RIO DE JANEIRO — A recent comment about Anitta’s butt tattoo has surprisingly led to investigations into local country music artists and misuse of municipal funds in Brazil’s agribusiness heartland.
While performing on May 12 in Sorriso, a small city in the Central-West of Brazil, Zé Neto of the sertanejo duo Zé Neto and Cristiano took a seemingly unprovoked swipe at the “Envolver” singer — the country’s biggest international act at the moment. Neto was commenting on an ongoing political debate about a Brazilian tax incentive law called Rouanet that is intended to stimulate cultural events in the country. Zé Neto, a far-right political supporter, wanted to be clear that he and his bandmate don’t need government support to be successful.
“We are artists who do not depend on the Rouanet Law,” Zé Neto told his audience. “Our fee is funded by the people. We don’t need to put a tattoo on our butt to show that we are doing well.”
Anitta’s supporters, however, did not care for Zé Neto’s not-so-subtle dig at the global pop star, understanding it was referencing her famous ink. While they accused Zé Neto of sexism with a wave of outrage online, the comment also had an unexpected result: Twitter users pointed out that despite his seeming criticism of the Rouanet Law, Zé Neto and Cristiano — like many other sertanejo artists — rely on other public money from local governments to fund many of their gigs.
In force since 1991, the Rouanet Law helps sponsor projects such as music festivals, tour production and album recordings by giving tax breaks to private funders. While Rouanet helps channel tax money to Brazilian culture, it has become the target of attacks by President Jair Bolsonaro and his far-right supporters, who have decried its use as a misuse of funds that could be better used for public services.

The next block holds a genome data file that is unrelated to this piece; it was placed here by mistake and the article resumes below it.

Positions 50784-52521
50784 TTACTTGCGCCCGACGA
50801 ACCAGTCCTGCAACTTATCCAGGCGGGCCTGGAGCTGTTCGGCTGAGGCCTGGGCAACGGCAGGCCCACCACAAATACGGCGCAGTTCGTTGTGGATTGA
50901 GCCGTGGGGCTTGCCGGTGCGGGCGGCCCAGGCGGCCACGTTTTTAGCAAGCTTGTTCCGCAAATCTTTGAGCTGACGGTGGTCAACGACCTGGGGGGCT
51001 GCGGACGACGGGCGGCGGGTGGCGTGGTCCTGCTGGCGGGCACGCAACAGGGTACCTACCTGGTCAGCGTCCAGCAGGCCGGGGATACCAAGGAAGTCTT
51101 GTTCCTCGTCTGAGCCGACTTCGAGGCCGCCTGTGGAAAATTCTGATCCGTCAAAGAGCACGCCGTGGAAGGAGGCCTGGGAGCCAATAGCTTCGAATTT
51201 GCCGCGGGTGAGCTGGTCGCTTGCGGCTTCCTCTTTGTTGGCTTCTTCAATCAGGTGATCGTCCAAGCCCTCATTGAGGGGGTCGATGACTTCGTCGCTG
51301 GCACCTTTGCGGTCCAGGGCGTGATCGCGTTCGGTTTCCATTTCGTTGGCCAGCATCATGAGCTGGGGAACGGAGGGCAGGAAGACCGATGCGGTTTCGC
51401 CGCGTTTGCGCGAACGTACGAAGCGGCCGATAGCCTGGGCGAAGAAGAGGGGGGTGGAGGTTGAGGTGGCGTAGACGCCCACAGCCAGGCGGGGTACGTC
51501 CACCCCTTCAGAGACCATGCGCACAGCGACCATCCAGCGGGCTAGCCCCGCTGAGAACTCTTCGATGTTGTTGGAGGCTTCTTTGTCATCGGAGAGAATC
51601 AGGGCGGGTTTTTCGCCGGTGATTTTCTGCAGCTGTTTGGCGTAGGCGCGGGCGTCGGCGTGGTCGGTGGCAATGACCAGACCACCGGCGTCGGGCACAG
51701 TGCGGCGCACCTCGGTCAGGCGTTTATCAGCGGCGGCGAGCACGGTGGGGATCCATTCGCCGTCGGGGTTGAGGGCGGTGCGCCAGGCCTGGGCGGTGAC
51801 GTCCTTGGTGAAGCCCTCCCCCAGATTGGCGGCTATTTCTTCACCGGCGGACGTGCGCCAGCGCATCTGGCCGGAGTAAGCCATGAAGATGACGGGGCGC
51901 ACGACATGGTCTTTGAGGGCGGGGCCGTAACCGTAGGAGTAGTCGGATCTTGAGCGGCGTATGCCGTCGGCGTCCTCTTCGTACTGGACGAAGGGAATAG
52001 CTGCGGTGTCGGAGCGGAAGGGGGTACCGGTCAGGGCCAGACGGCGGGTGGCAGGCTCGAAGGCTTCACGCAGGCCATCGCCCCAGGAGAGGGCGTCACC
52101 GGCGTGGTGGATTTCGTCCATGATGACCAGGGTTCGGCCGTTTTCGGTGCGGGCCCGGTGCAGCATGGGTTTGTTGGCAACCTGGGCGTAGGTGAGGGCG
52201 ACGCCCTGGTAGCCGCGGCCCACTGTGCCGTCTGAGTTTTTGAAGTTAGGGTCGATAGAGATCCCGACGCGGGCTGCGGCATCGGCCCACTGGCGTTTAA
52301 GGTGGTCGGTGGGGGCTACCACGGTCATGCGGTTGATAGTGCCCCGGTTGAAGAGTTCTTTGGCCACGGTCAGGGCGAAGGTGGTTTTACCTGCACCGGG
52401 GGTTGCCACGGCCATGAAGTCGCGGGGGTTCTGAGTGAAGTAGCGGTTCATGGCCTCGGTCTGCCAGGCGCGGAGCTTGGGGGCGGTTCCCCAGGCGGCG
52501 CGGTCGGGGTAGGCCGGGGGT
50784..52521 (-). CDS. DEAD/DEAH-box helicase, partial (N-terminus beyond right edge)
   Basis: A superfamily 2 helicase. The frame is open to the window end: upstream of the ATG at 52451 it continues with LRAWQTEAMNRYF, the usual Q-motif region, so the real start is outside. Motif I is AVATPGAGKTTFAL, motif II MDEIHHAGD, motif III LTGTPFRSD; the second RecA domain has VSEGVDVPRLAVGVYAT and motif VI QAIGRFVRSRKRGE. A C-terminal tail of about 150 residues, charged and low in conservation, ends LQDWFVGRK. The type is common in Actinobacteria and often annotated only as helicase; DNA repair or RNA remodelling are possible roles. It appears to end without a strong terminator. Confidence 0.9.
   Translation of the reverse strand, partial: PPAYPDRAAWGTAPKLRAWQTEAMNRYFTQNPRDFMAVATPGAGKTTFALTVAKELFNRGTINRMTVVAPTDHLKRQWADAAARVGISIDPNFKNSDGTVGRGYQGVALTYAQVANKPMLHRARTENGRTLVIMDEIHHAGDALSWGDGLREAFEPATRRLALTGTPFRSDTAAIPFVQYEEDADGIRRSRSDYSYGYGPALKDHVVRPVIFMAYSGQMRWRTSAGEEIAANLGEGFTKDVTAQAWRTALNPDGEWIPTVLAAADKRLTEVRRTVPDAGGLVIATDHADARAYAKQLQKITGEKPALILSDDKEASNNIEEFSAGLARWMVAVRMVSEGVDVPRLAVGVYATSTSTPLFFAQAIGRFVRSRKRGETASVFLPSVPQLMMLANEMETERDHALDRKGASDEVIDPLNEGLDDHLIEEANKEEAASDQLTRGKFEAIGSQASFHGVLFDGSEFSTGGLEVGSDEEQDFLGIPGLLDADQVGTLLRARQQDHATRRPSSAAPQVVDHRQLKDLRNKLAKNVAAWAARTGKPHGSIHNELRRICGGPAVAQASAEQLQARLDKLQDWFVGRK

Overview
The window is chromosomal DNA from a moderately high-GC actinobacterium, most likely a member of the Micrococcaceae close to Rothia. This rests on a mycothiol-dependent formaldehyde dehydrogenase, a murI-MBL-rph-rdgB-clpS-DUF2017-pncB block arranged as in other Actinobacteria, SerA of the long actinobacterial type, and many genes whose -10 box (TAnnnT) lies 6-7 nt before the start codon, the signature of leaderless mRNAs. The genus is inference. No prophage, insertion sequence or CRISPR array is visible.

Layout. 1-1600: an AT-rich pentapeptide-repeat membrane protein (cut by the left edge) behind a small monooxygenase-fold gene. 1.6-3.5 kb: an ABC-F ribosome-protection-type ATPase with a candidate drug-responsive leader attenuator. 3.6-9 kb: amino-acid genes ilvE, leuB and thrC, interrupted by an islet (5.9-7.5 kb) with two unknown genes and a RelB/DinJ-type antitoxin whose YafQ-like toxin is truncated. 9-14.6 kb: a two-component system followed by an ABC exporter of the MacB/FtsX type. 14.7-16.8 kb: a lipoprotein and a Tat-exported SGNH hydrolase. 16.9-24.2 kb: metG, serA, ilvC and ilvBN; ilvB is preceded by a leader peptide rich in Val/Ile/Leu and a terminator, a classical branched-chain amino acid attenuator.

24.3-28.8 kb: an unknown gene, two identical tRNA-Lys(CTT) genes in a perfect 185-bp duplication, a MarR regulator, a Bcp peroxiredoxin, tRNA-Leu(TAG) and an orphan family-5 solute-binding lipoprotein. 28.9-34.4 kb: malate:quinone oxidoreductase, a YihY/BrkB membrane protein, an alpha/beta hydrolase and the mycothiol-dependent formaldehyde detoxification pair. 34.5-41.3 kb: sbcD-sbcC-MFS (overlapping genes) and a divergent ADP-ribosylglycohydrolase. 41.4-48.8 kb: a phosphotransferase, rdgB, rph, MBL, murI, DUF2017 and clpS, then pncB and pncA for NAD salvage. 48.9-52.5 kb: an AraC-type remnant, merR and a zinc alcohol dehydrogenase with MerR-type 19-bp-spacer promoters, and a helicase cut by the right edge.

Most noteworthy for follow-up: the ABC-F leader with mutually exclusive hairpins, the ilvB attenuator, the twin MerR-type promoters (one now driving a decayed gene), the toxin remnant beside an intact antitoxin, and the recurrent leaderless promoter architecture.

In February, the government enacted drastic changes to the law, slashing the maximum per-person artistic fees by 93% from 45,000 reais to 3,000 reais (3,500 reais, or $715, for musicians) per show. While this may not be the government funding Zé Neto and Cristiano are receiving, Anitta’s supporters have savvily pointed out that the group and others like it are tapping into local city budgets — and at disproportionally higher per-show fees. Now, state public prosecutors are investigating potential irregularities in 29 municipalities across the country for their use of public funds to pay for sertanejo shows.
The most ambitious package of investigations is being led by the Prosecutor’s Office of Mato Grosso, an agricultural state partly in the Amazon rainforest. On June 1, prosecutors there launched probes into 24 of the 29 suspected municipalities.
“And I was thinking that all I was doing was an intimate tattoo,” teased Anitta on Twitter on May 28, expressing surprise about the sudden investigations.
A handful of the probes involve sertanejo star Gusttavo Lima, a Sony Music artist whose single “Bloqueado” spent four weeks on the Billboard Global 200 earlier this year. Lima, who did almost 300 shows in 2019, is among the highest-paid performers in Brazil, typically earning at least 500,000 reais ($100,000) per gig, according to one person familiar with the matter.